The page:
I’m surprised that David Mamet took as long as he did to make 2001’s Heist. By the time of the picture’s release, the famed penner of plays and doctor of scripts had racked up an impressive repertoire of tales involving con games, most of which were told from the victim’s perspective. These were stories about how easily those who assumed dominant societal roles could fleece anyone with even the mildest submissive streak, yet few were directly focused on the perpetrators of said schemes. Heist aims to change that and shed some thematic weight at the same time, in favor of supplying audience members with as no-frills an example of its namesake genre as possible. Mamet’s goal here isn’t so much to explore the psychology of those who con for a living but to craft a straight thriller, concisely presenting the expected twists and turns with its author’s patented linguistic flourishes. Considering the wealth of talent behind and in front of the camera, some viewers may find Heist to be traditional to a fault, yet its engaging plot and entertainingly elaborate turns of phrase should spell a good time for most.
Just when Joe Moore (Gene Hackman) thought he was out, they pulled him back in. Joe is a career criminal, a veteran thief who virtually wrote the book on pulling off the most complicated robberies. But in the process of busting into a jeweler’s storefront, his face is captured on camera, an incident that has him convinced that his stealing days are over. Surprisingly, Joe feels relieved by this, opting to use his newfound sense of freedom to set out with his wife Fran (Rebecca Pidgeon) on a long-awaited sailing adventure. However, his diminutive fence Mickey (Danny DeVito) has another plan in store; having spent a small fortune on setting up the theft of a Swiss gold shipment, he expects Joe and his crew to finish the job. Our man wants nothing to do with the heist, but when all his efforts to trick his way out of the gig end in failure and plunge his team into further hot water, he has no other choice but to comply. Forced to recruit Mickey’s volatile nephew Jimmy (Sam Rockwell), Joe puts his plans for this one last score into motion, despite the best efforts of Jimmy’s hot temper and his crew’s waning confidence in his skills to derail them.
Heist doesn’t have as overtly escapist of a tone as many flicks of its kind tend to receive, but that’s what helps it stand out. The layers of grit applied here are mostly convincing, making the action seem more grounded than usual without detracting from the pure joy of seeing improbable swindles come together. You get the idea that these aren’t expertly-trained commandos at work; this is a gang that screws up, panics, and ends up having to improvise in some respect, regardless of how well-planned their jobs are in advance. Joe’s troupe also isn’t the kind to back down after having one pulled over on them, a sleeping giant that the greedy villains foolishly insist on waking up over and over. The concept of letting go and knowing one’s limitations is at the heart of Heist, showing how much better one’s mortality fares when they decide their coffers are full enough. Anything can happen when somebody can’t shake the dollar signs in their eyes, and it’s this notion that fuels the intensity behind the picture’s robbery sequences; we’re never sure of whether the baddies or Joe will make the first stab at gaining the upper hand. Despite the film’s scant gunplay and pyrotechnics, scenes like these are a great help in preserving a suspenseful mood, as they come tinged with a seat-of-their-pants urgency that has you constantly wondering how things will play out for the characters.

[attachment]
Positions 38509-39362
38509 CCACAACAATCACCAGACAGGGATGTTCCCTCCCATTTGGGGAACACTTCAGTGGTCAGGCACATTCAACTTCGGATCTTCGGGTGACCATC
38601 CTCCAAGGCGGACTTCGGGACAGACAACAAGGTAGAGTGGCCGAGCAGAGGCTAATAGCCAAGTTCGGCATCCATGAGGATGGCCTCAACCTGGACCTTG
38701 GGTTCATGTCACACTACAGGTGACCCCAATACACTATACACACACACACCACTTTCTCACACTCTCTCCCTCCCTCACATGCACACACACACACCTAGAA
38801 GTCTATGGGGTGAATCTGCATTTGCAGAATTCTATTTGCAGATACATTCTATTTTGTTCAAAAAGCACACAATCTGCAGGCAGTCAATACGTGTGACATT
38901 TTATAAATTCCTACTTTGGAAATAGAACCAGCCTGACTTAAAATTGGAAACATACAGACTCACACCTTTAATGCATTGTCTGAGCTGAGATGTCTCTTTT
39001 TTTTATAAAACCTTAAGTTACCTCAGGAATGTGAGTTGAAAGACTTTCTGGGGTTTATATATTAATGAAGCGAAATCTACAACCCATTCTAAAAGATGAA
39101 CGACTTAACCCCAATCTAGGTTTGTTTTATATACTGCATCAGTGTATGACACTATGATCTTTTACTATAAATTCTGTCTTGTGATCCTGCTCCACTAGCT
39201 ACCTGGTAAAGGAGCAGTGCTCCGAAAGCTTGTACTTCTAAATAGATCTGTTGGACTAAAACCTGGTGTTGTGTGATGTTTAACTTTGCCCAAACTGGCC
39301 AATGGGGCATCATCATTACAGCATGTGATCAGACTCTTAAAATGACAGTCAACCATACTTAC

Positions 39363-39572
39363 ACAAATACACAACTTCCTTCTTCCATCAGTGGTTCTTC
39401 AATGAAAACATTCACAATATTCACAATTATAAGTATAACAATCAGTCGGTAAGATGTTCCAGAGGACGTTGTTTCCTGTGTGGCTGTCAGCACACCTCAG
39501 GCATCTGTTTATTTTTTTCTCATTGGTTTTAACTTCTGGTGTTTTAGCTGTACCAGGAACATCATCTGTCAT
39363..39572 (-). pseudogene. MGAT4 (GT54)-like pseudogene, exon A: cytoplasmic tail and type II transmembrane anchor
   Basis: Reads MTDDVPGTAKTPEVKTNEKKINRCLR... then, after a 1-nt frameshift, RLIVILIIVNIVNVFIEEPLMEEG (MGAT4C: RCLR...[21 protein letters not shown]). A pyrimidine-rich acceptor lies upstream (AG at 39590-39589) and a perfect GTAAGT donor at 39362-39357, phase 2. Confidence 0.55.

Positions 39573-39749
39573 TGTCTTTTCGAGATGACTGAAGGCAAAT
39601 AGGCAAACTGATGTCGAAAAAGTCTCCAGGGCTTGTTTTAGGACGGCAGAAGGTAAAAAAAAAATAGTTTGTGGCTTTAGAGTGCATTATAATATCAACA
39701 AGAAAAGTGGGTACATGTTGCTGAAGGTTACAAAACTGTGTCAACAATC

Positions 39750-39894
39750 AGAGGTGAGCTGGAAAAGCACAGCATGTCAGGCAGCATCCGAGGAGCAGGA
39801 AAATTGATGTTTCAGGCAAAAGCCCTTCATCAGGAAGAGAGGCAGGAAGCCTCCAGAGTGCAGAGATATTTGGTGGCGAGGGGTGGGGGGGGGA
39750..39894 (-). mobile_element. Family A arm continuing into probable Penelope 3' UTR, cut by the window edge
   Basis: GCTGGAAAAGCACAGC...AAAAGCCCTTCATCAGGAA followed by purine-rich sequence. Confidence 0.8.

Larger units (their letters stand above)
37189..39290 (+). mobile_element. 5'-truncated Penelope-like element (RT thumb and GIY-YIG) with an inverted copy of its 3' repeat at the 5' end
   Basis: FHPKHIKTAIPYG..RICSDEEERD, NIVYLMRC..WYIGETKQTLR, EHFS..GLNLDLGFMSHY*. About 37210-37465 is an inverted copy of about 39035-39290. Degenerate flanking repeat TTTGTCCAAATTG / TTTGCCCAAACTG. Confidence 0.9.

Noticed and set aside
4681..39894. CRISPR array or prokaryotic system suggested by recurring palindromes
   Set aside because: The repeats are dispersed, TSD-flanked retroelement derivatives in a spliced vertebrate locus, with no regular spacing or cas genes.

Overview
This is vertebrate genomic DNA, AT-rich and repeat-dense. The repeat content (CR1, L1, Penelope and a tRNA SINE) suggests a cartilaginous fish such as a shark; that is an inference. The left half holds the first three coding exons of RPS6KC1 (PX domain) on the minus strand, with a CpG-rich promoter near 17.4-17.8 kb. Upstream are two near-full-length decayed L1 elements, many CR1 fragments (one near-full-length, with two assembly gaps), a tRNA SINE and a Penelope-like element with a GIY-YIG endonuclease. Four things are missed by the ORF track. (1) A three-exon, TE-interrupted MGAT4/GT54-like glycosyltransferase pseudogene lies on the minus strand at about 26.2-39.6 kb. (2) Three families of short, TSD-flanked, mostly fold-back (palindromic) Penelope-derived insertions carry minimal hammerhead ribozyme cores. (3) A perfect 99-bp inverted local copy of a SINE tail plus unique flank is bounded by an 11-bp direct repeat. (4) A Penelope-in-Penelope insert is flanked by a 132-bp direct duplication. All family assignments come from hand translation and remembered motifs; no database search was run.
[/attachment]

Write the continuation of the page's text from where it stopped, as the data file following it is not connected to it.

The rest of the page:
Also, this being a production conceived by Mamet, the biggest star in Heist next to its satisfyingly-executed capers is its dialogue. These lines go out of their way to not resemble regular human speech in any way, but I’ll be damned if it still doesn’t sound really cool. Barring the odd bad apple, Mamet has always had a knack for assembling actors who can make his signature kind of wordplay fly, and Heist is no exception. “When he goes to bed, sheep count him,” says Ricky Jay’s distraction artist about Joe, and the behavior he exhibits over the course of the story proves it. Hackman portrays Joe as a force to be reckoned with, a cool customer when everything’s going according to plan but a terror when he’s crossed or stuff goes to pot. Seeing him get back in his own way at those who keep trying to screw him over at every turn is a pleasure, and revisiting this film over ten years after Hackman stepped out of the Hollywood spotlight really made me miss the guy. DeVito’s performance is plenty intense itself, filling Mickey with enough piss and vinegar to render the character fearsome in spite of his stature. Jay and Delroy Lindo also do fine work as members of Joe’s crew, but Pidgeon proves to be one of the movie’s weakest links. She’s far too stiff to play the femme fatale card, and there isn’t much foundation to the arc Fran is given; the path she takes doesn’t make a lick of sense, included seemingly just to make Joe look a little better when all’s said and done.
I adored Heist when I first caught it at the theater, and while my enthusiasm has lessened since then, it was still a fun watch. The screenplay contains some great chestnuts (“Everybody needs money — that’s why they call it money!“), the seasoned ensemble is more often than not on the ball, and although the visuals and methodical pacing may strike certain viewers as blah, it all goes towards giving the film its credible flair. Heist isn’t an all-time great addition to the genre that inspired its title, but boy, does it work like a charm.